Mercedes has long since decided to ditch its ‘size-zero’ sidepod car architecture for the 2024 season, for which it will converge around the downwash solution used by the rest of the grid.
This will leave the eight-time constructors’ champion to play catch-up to Red Bull, which has already had two seasons to develop its own optimum take on the ground-effects regulations.
Despite its main rival enjoying a head start, Mercedes motorsport boss Wolff says his team cannot “give up” on its recovery plan – having finished second for two years running – by instead effectively writing off the 2024 and 2025 seasons until the F1 rules undergo a major change.
Speaking exclusively to Autosport, the Austrian said: “I don’t want to give up on the recovery and say, ‘Well, let’s wait for 2026, new car, new engine’.
“There is two more important years to go. I want to see it as a testament for the strengths of the team that we are capable to recover and race for championships. That’s our clear objective.”
For 2026, the engines will ditch the expensive and complex Motor Generator Unit – Heat.
Also, the output of the electrified part of the hybrid powertrain will nearly triple to 350kW to create an equal power split with the 1.6-litre turbocharged internal combustion engine.
For the chassis overhaul, both front and rear wings will become active, the wheel rim size will drop from 18 to 16 inches and the cars will be shorter, narrower and up to 50kg lighter.
Photo by: Michael Potts / Motorsport Images
Toto Wolff, Team Principal and CEO, Mercedes-AMG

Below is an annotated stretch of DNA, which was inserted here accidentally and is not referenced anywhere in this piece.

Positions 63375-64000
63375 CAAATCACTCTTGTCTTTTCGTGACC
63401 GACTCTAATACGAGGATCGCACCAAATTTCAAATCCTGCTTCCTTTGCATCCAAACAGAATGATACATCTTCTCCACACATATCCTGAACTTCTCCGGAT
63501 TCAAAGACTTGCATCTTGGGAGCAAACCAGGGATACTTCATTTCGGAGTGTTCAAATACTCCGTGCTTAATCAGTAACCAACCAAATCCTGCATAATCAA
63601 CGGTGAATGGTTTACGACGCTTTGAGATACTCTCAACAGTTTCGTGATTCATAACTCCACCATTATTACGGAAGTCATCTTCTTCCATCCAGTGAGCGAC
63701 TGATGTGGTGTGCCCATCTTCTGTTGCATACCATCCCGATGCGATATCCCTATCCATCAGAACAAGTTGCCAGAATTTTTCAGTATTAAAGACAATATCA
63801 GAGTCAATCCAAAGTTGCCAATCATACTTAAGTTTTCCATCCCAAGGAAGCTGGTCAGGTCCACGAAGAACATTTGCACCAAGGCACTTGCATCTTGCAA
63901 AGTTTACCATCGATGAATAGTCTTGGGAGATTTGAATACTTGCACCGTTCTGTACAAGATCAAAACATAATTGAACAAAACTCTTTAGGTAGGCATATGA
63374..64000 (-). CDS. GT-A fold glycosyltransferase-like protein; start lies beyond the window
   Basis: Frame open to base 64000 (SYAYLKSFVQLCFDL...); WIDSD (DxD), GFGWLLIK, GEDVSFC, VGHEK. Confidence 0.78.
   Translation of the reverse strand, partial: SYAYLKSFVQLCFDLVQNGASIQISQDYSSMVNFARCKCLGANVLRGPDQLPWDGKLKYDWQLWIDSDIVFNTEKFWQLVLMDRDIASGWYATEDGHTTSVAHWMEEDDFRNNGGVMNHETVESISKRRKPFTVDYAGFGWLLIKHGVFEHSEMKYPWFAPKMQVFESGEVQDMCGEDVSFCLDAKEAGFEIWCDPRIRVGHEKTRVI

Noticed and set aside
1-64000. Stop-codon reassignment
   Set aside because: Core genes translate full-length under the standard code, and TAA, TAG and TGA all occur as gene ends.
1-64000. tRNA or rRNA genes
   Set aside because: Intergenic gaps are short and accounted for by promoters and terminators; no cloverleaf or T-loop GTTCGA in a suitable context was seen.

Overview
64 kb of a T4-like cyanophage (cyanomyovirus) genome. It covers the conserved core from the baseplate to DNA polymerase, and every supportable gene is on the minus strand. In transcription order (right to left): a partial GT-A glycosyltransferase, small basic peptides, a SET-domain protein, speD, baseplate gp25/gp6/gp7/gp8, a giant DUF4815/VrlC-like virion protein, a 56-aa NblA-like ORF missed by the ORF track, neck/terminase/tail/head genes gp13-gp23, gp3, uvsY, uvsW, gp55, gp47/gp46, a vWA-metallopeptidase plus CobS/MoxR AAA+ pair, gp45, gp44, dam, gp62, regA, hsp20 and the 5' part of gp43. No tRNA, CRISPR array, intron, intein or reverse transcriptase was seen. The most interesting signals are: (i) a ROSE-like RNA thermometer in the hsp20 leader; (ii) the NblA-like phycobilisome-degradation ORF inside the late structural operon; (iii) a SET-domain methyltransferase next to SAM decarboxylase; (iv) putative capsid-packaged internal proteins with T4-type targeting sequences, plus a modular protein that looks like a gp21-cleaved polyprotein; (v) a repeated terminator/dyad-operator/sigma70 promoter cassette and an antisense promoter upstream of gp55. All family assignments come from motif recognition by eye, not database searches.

But Wolff warns that the odds are potentially slim for Mercedes getting back to the top before these major rule changes work to level the playing field.
He continued: “Looking at the odds, very difficult. Looking at performances of other teams, how Aston Martin has done over the winter [from 2022 into 2023], McLaren recovered a second with an upgrade they expected to come in at 0.25 seconds… There is a sweet spot that you need to find and that unlocks more potential.
“I think the biggest contributor is that the drivers start to have a car that they can trust, which they can’t at the moment [with the outgoing Mercedes W14].”
Lewis Hamilton has, more recently, been similarly reserved about Mercedes’ immediate chances, saying: “I do believe we have a North Star now, which I don’t think we’ve had for two years. But still getting there is not a straight line…
“I think we understand the car so much better. We have developed great tools in the background. So naturally, I’m hopeful [for 2024], but I’m not going to hold my breath.”